Riley Blakeway snuck on to the scene after being voted the winner Stab Magazine’s Little Weeds contest by Kai Nevelle in 2009. His style and attention to detail have landed him into the forefront of surf filmmaking and have put some of surfing’s brightest starts in front of his lens. From shooting and editing “Now“, a film featuring his good friend and surfing’s most technical innovator, Chippa Wilson, to fashion shoots, skateboarding, and music videos, Riley’s feels that in order to be a good filmmaker, one has to go outside of the comfort zone of one particular industry. Obviously, Riley’s on the right track.
How did you get started into filmmaking? How old were you when you picked up the camera?
I got given my first camcorder when I was 9 years old. It took VHS tapes and the battery was broken so I could only shoot subjects in reach of the extension lead. I started editing when I was about 15 and got serious about it when I was in my last two years of high school. I’ve always admired time based art.
Being only 21 years old, how did you get discovered so early on? What factors attributed to your early successes in the industry?
The biggest contributor would be persistence. I was always raised to believe that if you want something bad enough then go get it. I worked under some amazing mentors on some good projects and I never slowed down. I won Stab magazines ‘Little Weeds’, released a cover-mount and worked on a project called lovers land all in the same month and I’ve been filmmaking as a career ever since.
How would you describe your filmmaking style? What are you trying to convey to the viewers?
I don’t like to pigeon hole my style too much even though I think most of my work has a distinct vibe. The most important characteristic to me is making my work evocative.
Having shot some of the most progressive surfers on the planet, i.e. Taj, Chippa Wilson, etc., where do you see the future of surfing going? What do you think we will start seeing in the near future?
Hard to say. Chippa is in a league of his own when it comes to technical skate style tricks. It’s only natural for surfing to look to skating or snowboarding for inspiration but I really can’t see anyone coming close to Chippa’s tech ability with board varials at the moment. I filmed him do a fs big spin a couple weeks ago. The grabs are getting better and better. Every up and coming kid can do a slob air reverse these days it seems like. It will be really interesting to see what some of these kids are doing in a couple years time.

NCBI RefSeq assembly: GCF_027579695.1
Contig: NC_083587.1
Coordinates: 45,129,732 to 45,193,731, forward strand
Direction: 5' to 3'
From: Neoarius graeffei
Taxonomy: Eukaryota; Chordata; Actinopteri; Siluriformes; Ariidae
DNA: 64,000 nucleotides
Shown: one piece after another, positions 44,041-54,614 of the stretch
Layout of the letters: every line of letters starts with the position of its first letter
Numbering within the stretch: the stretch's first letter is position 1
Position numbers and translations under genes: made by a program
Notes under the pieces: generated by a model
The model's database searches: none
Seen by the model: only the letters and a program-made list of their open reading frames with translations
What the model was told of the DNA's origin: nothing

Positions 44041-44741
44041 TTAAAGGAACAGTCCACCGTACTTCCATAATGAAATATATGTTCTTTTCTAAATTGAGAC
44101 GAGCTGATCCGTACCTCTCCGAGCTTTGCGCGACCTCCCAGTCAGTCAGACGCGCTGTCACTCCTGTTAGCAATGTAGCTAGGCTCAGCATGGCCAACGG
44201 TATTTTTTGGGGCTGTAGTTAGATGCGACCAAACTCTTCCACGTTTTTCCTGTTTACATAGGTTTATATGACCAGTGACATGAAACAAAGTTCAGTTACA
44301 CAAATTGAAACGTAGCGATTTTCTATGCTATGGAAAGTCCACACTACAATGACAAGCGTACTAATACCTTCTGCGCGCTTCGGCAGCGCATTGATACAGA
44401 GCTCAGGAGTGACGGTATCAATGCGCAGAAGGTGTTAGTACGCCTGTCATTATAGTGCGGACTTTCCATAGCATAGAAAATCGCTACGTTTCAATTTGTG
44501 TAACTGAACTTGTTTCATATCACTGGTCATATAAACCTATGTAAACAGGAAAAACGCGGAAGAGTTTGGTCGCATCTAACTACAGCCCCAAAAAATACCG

Who has been your favorite surfer to work with? What makes that connection/relationship work so well for you?
Chippa for sure. We came up together and we have allot of mutual respect. He’s one of my closest friends and he appreciates the time and effort that goes into making surfers look their best. He’s a hard worker and damn he’s consistent.
With technology advancing so rapidly and the internet allowing for a worldwide viewership, where do you think the surf film industry is heading? What is going to take to have your stuff stand out and get the views?
Premise. If theirs no premise then it doesn’t matter how well you can film and edit, you won’t get the views. I think the online content will just get better and better until DVD’s are totally phased out. It’s a sad truth but I think it’s only a matter of time.
It seems as though many surf filmmakers, i.e. Taylor Steele, Blake Myers, yourself, etc. are also shooting fashion. What is the connection to the fashion industry and surfing? How do you approach a fashion shoot differently then you would if you were shooting surfing?
I don’t really consider myself a surf filmmaker that shoots fashion. This year I’ve shot more fashion then surf. Surf filmmaking just combines two of my favorite pastimes. A good filmmaker should be able to shoot all matter of subjects, regardless of their industry. Shooting surfing and shooting fashion are polar opposites, I think the most important part is being comfortable working with talent.
What’s next for Riley Blakeway?
Man, I’ve got about 10 edits to finish and I just shot a short film in Fiji with Taj, Chippa and Jay Davies. So I’ll be cutting that up for the next couple weeks then I want to start working on another feature. I have so many projects I want to do, there’s just not enough hours in the day!
For more about Riley, visit his website at http://www.rileyblakeway.com